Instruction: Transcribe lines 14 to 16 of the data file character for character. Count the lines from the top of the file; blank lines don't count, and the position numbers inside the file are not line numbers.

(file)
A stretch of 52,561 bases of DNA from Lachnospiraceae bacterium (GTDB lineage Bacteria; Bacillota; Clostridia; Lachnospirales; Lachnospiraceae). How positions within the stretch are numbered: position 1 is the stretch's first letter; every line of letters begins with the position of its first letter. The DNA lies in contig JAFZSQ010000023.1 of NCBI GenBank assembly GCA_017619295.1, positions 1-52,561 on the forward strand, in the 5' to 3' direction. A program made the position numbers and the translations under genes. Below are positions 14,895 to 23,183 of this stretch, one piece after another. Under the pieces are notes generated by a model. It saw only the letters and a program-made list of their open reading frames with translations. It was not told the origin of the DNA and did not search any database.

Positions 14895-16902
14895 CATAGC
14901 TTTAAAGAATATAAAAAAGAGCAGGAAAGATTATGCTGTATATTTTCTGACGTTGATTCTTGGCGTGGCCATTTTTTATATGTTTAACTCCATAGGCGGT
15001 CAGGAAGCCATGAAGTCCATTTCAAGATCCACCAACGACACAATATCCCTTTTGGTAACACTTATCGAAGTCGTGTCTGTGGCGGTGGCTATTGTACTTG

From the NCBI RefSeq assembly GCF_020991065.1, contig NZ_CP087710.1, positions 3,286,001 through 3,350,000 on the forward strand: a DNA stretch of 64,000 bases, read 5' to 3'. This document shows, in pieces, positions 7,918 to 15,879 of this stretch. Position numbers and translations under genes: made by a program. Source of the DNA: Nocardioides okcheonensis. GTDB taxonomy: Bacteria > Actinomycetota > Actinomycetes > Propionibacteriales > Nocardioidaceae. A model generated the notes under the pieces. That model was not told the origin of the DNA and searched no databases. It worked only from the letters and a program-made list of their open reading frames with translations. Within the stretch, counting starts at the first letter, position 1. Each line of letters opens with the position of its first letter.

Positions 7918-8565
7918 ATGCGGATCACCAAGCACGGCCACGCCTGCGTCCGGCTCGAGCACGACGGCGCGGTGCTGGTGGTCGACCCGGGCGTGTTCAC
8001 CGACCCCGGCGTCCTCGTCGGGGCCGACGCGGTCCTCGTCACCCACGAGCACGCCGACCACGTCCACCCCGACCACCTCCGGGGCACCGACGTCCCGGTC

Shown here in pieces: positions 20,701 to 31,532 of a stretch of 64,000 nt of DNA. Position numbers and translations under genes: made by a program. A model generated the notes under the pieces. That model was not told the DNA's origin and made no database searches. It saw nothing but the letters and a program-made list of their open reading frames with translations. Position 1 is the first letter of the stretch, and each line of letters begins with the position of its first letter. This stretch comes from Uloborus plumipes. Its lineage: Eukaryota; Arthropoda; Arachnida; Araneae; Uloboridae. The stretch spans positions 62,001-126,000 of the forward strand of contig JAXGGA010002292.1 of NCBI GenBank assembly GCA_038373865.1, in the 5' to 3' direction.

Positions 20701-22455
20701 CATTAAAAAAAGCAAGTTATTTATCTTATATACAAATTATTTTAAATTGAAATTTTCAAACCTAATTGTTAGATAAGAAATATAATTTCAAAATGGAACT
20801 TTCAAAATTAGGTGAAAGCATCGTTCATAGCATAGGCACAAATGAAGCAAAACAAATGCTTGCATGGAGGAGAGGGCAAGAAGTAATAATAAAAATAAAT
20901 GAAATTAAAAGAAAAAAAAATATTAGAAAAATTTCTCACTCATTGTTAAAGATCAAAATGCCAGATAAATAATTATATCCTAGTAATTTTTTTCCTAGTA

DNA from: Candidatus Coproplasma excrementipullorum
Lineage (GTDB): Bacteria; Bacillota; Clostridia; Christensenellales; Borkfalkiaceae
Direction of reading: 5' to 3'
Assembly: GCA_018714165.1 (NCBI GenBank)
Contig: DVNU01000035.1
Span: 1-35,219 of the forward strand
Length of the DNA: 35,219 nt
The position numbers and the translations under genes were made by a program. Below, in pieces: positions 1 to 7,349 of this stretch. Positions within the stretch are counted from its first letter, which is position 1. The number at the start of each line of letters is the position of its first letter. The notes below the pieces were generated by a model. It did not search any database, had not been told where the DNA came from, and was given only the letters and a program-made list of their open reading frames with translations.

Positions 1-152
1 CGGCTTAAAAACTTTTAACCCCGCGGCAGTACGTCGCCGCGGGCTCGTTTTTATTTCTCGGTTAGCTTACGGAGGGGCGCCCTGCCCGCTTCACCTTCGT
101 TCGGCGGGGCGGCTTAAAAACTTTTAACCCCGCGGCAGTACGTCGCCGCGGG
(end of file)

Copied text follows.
20901 GAAATTAAAAGAAAAAAAAATATTAGAAAAATTTCTCACTCATTGTTAAAGATCAAAATGCCAGATAAATAATTATATCCTAGTAATTTTTTTCCTAGTA

DNA from: Candidatus Coproplasma excrementipullorum
Lineage (GTDB): Bacteria; Bacillota; Clostridia; Christensenellales; Borkfalkiaceae